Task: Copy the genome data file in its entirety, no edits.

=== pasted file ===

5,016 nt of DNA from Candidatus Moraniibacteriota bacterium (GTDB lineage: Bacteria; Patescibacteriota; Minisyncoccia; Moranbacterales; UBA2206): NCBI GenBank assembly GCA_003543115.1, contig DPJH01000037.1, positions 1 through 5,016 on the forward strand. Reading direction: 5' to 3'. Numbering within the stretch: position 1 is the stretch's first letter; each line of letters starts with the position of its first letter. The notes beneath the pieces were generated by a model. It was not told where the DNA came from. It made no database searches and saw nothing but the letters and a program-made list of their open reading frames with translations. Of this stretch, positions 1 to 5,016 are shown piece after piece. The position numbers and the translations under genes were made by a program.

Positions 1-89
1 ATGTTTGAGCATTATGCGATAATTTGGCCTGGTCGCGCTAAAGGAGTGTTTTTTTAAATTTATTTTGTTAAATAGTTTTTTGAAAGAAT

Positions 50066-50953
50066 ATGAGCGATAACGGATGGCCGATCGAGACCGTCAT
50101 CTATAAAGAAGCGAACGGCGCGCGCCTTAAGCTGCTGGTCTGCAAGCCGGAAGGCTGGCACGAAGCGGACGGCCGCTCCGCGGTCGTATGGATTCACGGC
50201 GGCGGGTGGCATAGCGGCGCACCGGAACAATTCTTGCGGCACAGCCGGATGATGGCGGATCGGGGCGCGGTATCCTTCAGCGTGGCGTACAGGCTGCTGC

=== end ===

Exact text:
5,016 nt of DNA from Candidatus Moraniibacteriota bacterium (GTDB lineage: Bacteria; Patescibacteriota; Minisyncoccia; Moranbacterales; UBA2206): NCBI GenBank assembly GCA_003543115.1, contig DPJH01000037.1, positions 1 through 5,016 on the forward strand. Reading direction: 5' to 3'. Numbering within the stretch: position 1 is the stretch's first letter; each line of letters starts with the position of its first letter. The notes beneath the pieces were generated by a model. It was not told where the DNA came from. It made no database searches and saw nothing but the letters and a program-made list of their open reading frames with translations. Of this stretch, positions 1 to 5,016 are shown piece after piece. The position numbers and the translations under genes were made by a program.

Positions 1-89
1 ATGTTTGAGCATTATGCGATAATTTGGCCTGGTCGCGCTAAAGGAGTGTTTTTTTAAATTTATTTTGTTAAATAGTTTTTTGAAAGAAT

Positions 50066-50953
50066 ATGAGCGATAACGGATGGCCGATCGAGACCGTCAT
50101 CTATAAAGAAGCGAACGGCGCGCGCCTTAAGCTGCTGGTCTGCAAGCCGGAAGGCTGGCACGAAGCGGACGGCCGCTCCGCGGTCGTATGGATTCACGGC
50201 GGCGGGTGGCATAGCGGCGCACCGGAACAATTCTTGCGGCACAGCCGGATGATGGCGGATCGGGGCGCGGTATCCTTCAGCGTGGCGTACAGGCTGCTGC